Hedy Lamarr: She was a film actress and inventor. During her years in Hollywood, she and composer George Antheil co-invented the technology for spread spectrum and frequency hopping which was used by the military during WW2 to control torpedoes. They are now used in Wi-Fi, CDMA and Bluetooth. She was inducted into the National Inventors Hall of Fame.
Rosalind Franklin: She was a chemist and X-ray crystallographer who investigated the fine structure of DNA, RNA, viruses, coal, graphite. Her DNA results were shown to Crick and Watson without her knowledge and the information greatly helped their finding the double helix structure. She was not named in the Nobel Prize given for the DNA structure. This omission has been widely criticized.
Esther Lederberg: She was a microbiologist and pioneer of bacterial genetics. She discovered the bacterial virus, the lamda phage, the transfer of genes between bacteria by transduction, the technique of replica plating, and bacterial fertility factor F. She maintained and distributed plasmids to other researchers (coding for antibiotic resistance, heavy metal resistance, virulence etc. etc.) for many years.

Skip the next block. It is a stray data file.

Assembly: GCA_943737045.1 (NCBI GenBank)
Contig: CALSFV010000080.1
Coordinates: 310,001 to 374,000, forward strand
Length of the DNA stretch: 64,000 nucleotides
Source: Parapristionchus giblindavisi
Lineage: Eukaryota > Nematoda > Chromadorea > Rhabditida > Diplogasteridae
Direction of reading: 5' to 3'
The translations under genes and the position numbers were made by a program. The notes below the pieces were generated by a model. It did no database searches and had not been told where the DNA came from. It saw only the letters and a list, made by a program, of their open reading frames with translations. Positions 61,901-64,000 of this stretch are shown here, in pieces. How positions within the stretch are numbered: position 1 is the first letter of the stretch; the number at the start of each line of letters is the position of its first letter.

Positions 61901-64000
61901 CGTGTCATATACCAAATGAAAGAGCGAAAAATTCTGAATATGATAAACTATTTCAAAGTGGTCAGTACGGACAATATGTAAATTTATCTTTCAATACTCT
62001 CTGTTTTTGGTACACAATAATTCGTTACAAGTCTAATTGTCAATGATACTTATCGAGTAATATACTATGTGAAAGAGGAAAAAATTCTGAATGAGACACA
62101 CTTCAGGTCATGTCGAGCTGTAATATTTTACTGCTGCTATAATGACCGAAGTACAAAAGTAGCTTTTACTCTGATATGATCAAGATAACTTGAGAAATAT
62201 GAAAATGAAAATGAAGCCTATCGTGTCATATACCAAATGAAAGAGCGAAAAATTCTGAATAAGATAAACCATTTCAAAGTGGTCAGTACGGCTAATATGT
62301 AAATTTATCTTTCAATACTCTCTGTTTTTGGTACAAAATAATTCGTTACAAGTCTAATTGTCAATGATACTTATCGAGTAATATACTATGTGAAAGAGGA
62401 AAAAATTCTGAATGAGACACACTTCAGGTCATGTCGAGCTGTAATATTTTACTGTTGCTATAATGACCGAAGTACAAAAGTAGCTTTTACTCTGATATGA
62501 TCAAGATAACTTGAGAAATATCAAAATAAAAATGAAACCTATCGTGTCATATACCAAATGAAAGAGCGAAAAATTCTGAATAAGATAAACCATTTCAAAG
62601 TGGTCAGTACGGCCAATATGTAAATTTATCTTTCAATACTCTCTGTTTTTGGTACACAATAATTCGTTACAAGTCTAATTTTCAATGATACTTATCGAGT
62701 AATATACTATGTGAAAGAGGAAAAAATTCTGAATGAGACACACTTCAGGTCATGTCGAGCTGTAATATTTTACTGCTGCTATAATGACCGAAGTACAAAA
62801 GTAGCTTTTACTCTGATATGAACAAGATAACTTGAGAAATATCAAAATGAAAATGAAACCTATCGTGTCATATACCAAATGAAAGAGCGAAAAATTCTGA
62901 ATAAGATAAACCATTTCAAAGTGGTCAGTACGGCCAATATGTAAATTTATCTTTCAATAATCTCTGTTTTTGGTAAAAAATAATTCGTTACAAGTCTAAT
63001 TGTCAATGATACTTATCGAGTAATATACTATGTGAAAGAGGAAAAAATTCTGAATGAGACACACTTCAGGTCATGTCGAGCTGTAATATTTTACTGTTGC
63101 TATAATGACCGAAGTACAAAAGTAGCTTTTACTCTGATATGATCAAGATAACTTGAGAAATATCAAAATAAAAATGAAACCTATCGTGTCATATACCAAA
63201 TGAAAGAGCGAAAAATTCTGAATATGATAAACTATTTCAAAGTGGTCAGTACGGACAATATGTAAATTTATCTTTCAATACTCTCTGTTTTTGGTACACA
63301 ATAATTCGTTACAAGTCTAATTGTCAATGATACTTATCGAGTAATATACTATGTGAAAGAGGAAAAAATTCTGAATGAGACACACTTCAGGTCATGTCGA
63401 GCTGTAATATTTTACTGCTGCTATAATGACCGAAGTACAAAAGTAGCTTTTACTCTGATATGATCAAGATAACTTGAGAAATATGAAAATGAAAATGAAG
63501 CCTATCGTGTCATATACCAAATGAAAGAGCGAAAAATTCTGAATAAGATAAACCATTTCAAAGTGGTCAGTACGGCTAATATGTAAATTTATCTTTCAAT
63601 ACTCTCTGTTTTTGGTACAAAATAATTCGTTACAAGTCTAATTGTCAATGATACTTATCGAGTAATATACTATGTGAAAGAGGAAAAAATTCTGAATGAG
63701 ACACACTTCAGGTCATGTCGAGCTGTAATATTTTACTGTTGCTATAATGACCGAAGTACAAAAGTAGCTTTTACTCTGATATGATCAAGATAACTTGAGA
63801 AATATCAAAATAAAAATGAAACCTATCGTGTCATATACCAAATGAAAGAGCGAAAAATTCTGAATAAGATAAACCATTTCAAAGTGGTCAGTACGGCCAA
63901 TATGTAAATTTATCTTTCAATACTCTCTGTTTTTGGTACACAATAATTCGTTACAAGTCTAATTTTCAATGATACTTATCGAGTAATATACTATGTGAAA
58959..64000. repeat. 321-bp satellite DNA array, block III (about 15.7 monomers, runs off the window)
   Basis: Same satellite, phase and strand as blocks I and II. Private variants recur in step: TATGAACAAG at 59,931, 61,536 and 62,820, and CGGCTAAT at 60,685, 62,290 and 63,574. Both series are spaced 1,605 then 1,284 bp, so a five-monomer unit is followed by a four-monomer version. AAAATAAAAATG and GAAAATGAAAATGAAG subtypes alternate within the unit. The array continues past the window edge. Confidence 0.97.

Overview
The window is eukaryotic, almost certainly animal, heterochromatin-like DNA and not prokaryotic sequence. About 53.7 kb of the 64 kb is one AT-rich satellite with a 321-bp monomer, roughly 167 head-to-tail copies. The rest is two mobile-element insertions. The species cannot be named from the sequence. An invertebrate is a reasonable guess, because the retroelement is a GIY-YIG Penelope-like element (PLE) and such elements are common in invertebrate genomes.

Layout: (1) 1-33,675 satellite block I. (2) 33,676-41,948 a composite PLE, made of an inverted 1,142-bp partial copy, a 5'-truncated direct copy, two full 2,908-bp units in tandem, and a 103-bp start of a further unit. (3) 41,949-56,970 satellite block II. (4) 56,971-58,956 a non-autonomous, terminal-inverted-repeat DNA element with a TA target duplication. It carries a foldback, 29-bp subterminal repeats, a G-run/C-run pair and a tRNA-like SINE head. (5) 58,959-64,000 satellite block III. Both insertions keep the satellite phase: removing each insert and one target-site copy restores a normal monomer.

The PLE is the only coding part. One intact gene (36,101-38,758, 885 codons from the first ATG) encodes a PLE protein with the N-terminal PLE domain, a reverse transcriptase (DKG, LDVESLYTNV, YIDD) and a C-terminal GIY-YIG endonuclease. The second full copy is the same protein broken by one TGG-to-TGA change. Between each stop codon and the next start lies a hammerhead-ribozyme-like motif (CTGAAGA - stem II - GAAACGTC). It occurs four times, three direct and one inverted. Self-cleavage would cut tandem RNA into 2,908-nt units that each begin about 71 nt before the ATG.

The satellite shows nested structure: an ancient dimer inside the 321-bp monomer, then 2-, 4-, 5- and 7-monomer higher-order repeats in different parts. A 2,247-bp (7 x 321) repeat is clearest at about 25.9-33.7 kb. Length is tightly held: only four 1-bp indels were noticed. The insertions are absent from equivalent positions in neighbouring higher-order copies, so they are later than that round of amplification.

Jane Goodall: She is a primatologist, ethologist, anthropologist and the world expert on chimpanzees. She is a UN Messenger of Peace and works extensively on conservation and animal welfare issues.
Jocelyn Bell Burnell: She is an astrophysicist who discovered and precisely analyzed radio pulsars. She was omitted from the list for the Nobel Prize given for this work. Many prominent astronomers expressed outrage at the omission. She has been the President of the Royal Astronomical Society, the Institute of Physics, the Royal Society of Edinburgh.
Mae Jemison: She is a medical physician and NASA astronaut, the first Afro-American woman in space. She has been awarded 9 honorary doctorates in science, engineering, letters and humanities.

Sometimes a crock is a crock
It is a nice feeling (not that common) when something that seemed a crock when you first heard about it, turns out to actually be a crock.
Case: brainstorming